Senior co-housing is not a new concept but an adaptation of the days when families were large and relatives lived close by. As one grew into the “golden years”, support and inclusion from families and community were the norm. As we adjust to the 21st century, family units are smaller and relatives are dispersed great distances from “home. The golden years for many are quite tarnished and disappointing. Social connections shrink, leaving many seniors feeling isolated and lonely. The 2016 Canadian Census revealed that 28% of households have only one person living in them; 13.9% of the adult population now lives alone. The Atlantic Provinces has the biggest single-person households which is 2-4 times greater than Canada as a whole due to its aging population. Meeting the physical, emotional and mental needs of this “silver tsunami” is essential to overall well being.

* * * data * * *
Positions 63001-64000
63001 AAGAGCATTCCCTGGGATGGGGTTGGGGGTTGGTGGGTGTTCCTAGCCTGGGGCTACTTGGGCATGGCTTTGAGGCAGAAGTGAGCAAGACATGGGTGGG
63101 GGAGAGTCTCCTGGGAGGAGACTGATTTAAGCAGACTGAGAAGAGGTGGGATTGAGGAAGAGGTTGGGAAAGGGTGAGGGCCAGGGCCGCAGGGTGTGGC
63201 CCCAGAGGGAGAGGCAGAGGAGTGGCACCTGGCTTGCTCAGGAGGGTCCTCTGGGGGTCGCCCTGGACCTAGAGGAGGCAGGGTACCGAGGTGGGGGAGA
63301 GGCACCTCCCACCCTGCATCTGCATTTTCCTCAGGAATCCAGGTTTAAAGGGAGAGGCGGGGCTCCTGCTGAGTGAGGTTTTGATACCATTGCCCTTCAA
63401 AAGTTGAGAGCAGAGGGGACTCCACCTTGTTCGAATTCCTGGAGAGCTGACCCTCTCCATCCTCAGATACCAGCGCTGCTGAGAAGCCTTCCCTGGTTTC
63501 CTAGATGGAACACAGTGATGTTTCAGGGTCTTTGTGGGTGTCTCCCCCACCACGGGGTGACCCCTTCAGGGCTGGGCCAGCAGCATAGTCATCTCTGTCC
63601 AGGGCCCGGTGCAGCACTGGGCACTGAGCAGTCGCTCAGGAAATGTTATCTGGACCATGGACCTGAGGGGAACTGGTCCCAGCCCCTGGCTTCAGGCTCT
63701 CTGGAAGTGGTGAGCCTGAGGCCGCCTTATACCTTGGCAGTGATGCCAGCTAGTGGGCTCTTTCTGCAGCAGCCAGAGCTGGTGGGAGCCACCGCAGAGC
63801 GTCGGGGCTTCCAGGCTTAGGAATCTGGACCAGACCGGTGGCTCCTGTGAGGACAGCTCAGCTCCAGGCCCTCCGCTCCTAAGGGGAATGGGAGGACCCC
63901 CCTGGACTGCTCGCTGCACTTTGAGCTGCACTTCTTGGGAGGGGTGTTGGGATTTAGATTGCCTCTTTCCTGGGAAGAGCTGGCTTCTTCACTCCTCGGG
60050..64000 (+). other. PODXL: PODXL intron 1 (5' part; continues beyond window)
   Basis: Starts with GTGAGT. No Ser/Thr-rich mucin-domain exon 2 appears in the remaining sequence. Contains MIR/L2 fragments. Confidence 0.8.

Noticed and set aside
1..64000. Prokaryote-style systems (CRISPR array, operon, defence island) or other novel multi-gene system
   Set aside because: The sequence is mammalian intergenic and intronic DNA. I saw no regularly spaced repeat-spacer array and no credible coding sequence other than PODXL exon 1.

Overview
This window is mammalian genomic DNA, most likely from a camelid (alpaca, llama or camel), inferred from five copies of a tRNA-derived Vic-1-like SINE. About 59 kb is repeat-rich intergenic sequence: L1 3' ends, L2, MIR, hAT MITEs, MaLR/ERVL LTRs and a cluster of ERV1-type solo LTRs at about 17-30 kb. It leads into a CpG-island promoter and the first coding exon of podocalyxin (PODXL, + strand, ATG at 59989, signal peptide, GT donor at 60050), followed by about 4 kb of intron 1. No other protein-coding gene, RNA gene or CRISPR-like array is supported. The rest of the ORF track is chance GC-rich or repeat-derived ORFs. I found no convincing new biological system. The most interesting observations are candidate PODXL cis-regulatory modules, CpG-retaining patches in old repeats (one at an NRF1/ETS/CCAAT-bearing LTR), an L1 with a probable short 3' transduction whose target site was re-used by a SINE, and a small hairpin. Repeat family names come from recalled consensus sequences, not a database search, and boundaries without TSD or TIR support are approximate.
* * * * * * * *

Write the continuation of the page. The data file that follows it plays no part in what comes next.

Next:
In a recent (Aug.6/17) publication of “Medical News Today”, research by Prof. Holt-Lunstad of Brigham Young University linked loneliness and social isolation with the risk of premature death in 29% to 32% of cases studied, making it a major public health concern surpassing such factors as obesity and smoking. Professor Holt-Lunstad stated that older adults should not only prepare for the financial implications of retirement but for the social implications as well.
Subjective sense of social isolation and loneliness are shown to be profoundly linked to both physical and mental health. Merely living in housing with senior peers, no matter how luxurious it may be, does not itself reduce the feelings of loneliness.  A person can be in the presence of others and still feel lonely.  Encouraging social participation in mutually rewarding relationships and being connected to others in meaningful and purposeful ways is the best antidote to loneliness.  Senior co-housing with this philosophy meets many of the fundamental needs critical to well-being – the  21st century style of the “golden age.